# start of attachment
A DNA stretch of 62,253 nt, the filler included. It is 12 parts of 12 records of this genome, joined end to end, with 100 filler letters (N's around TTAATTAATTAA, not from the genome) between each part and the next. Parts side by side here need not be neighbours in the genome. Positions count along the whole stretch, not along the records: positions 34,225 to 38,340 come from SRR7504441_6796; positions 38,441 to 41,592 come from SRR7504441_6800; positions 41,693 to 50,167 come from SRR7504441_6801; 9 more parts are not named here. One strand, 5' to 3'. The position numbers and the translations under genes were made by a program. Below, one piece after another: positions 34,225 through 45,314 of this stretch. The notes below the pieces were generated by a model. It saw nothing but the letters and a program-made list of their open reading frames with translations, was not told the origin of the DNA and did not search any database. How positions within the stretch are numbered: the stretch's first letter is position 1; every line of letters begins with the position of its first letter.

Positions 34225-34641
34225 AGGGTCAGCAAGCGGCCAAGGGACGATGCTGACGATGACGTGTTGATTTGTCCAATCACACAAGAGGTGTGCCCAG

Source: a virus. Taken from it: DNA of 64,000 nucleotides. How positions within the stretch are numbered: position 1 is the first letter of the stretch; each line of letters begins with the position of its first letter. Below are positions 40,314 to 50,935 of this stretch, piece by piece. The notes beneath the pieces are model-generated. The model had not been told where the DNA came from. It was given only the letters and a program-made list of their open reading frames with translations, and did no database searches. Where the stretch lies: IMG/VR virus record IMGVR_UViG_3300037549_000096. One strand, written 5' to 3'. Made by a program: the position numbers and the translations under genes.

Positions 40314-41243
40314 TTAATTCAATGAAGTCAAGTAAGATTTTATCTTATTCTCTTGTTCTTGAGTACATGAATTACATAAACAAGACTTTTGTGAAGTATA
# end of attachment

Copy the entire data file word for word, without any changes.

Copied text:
A DNA stretch of 62,253 nt, the filler included. It is 12 parts of 12 records of this genome, joined end to end, with 100 filler letters (N's around TTAATTAATTAA, not from the genome) between each part and the next. Parts side by side here need not be neighbours in the genome. Positions count along the whole stretch, not along the records: positions 34,225 to 38,340 come from SRR7504441_6796; positions 38,441 to 41,592 come from SRR7504441_6800; positions 41,693 to 50,167 come from SRR7504441_6801; 9 more parts are not named here. One strand, 5' to 3'. The position numbers and the translations under genes were made by a program. Below, one piece after another: positions 34,225 through 45,314 of this stretch. The notes below the pieces were generated by a model. It saw nothing but the letters and a program-made list of their open reading frames with translations, was not told the origin of the DNA and did not search any database. How positions within the stretch are numbered: the stretch's first letter is position 1; every line of letters begins with the position of its first letter.

Positions 34225-34641
34225 AGGGTCAGCAAGCGGCCAAGGGACGATGCTGACGATGACGTGTTGATTTGTCCAATCACACAAGAGGTGTGCCCAG

Source: a virus. Taken from it: DNA of 64,000 nucleotides. How positions within the stretch are numbered: position 1 is the first letter of the stretch; each line of letters begins with the position of its first letter. Below are positions 40,314 to 50,935 of this stretch, piece by piece. The notes beneath the pieces are model-generated. The model had not been told where the DNA came from. It was given only the letters and a program-made list of their open reading frames with translations, and did no database searches. Where the stretch lies: IMG/VR virus record IMGVR_UViG_3300037549_000096. One strand, written 5' to 3'. Made by a program: the position numbers and the translations under genes.

Positions 40314-41243
40314 TTAATTCAATGAAGTCAAGTAAGATTTTATCTTATTCTCTTGTTCTTGAGTACATGAATTACATAAACAAGACTTTTGTGAAGTATA